Write Your Resume in Microsoft Word
I'm not a professional resume writer, but I've done more than my fair share of it in the past, having been responsible for writing many technical consultant resumes and even resumes for CEOs of multi-million-dollar corporations. If you disagree with any information here, it doesn't mean you can't still use the instructions for layout.
This layout should be able to be copied into online resume submission services, as well as for submitting as a Word document.
You can choose all or any of these. Ones marked with a * are definitely required. Try to keep your resume to one page. If you insist that your resume needs a lot of details, then use the first page as a synopsis, and put the details on subsequent pages. Also consider not sending the subsequent pages, but taking them with you to hand the potential employer at the job interview, along with your references.
This should include your name, your mailing address, your telephone number, and an email address. Try not to use firstname.lastname@example.org, okay? Preferably, use the email address that your ISP has provided you. Alternatively, go buy a domain name and get email hosting for it. This is relatively inexpensive. For $18 a year (as of writing this article), you can buy a domain name and have a 25MB email address at www.DynoNames.com. In business, Yahoo and Hotmail email addresses are seen as transient.
I personally don't like this one. My objective has always been to get the job for which I'm submitting the resume.
It's nice to include this if your a programming/software geek. People like to see, at a glance, which skills you have.
Call it employment history or what you will. Here's some tips.
- If you have had some jobs that are pretty boring to describe, or if you've been with one employer for a long time holding different positions, then call it Accomplishments instead, and list them beginning with the greatest. List it as one job.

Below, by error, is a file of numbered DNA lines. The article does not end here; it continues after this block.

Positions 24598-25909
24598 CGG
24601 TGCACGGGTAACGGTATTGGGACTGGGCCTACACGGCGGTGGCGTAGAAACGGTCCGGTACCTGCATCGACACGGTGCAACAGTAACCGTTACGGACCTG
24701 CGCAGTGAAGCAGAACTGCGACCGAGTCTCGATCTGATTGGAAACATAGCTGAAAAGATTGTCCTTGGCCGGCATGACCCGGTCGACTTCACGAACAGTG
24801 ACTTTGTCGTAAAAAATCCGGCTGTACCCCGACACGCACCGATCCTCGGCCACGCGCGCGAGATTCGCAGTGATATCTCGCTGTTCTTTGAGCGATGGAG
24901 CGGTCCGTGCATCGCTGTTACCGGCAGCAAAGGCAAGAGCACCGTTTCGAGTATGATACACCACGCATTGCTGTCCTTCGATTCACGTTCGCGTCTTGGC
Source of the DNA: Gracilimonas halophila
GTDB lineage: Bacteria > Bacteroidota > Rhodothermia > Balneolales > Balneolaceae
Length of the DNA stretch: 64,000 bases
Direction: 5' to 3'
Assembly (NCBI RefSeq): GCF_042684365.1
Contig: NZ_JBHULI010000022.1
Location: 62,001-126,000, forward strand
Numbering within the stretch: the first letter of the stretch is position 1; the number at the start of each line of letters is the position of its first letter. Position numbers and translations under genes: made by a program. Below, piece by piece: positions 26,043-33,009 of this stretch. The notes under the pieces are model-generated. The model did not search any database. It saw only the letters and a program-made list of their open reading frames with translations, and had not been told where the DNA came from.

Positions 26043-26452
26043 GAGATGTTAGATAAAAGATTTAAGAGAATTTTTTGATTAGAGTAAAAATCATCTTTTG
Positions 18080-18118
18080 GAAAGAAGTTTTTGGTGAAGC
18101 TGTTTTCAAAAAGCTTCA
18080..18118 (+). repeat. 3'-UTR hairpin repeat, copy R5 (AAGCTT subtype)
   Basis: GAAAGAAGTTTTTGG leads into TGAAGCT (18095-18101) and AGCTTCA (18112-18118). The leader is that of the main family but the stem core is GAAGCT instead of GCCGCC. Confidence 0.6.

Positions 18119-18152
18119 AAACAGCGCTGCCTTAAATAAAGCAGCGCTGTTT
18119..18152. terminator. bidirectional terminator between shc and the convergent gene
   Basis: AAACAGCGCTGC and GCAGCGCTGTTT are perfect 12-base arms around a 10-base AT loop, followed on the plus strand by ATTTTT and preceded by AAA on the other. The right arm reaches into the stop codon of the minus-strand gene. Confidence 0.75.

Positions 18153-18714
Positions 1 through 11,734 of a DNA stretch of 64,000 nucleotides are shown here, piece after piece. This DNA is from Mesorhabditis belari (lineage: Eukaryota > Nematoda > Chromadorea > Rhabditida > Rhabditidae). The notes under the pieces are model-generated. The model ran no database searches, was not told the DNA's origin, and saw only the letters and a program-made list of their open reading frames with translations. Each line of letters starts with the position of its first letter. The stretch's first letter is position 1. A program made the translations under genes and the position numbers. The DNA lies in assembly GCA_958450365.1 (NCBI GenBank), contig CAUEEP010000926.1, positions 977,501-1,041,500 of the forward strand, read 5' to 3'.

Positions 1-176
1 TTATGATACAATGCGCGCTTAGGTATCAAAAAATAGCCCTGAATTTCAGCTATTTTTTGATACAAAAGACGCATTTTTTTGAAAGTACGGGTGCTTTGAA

- If the company names you worked for are more impressive than the titles you held, then list the company names first, in bold. If you worked for the same company at several locations, list the home office location, and group all the positions under one job.
- If the titles you held are more impressive than the company names, then list the titles in bold first.
- If you have very few positions to list, or perhaps even none, consider jobs you've done for others-paid or unpaid. Consider responsibilities you've had, regardless of who it was for.
Is your education currently more impressive than your work history? Put it first under the objective (if you have an objective).
Unless you have some very impressive references or they're required with the resume, don't include them. List them on a separate page and provide them when you go on the interview. Don't get taken by surprise when you get to the interview-have personal references ready, too! I don't know about you, but I don't remember people's phone numbers or addresses anymore. They're kept in my Favorites or in my Contacts and I don't get to take those with me on a job interview.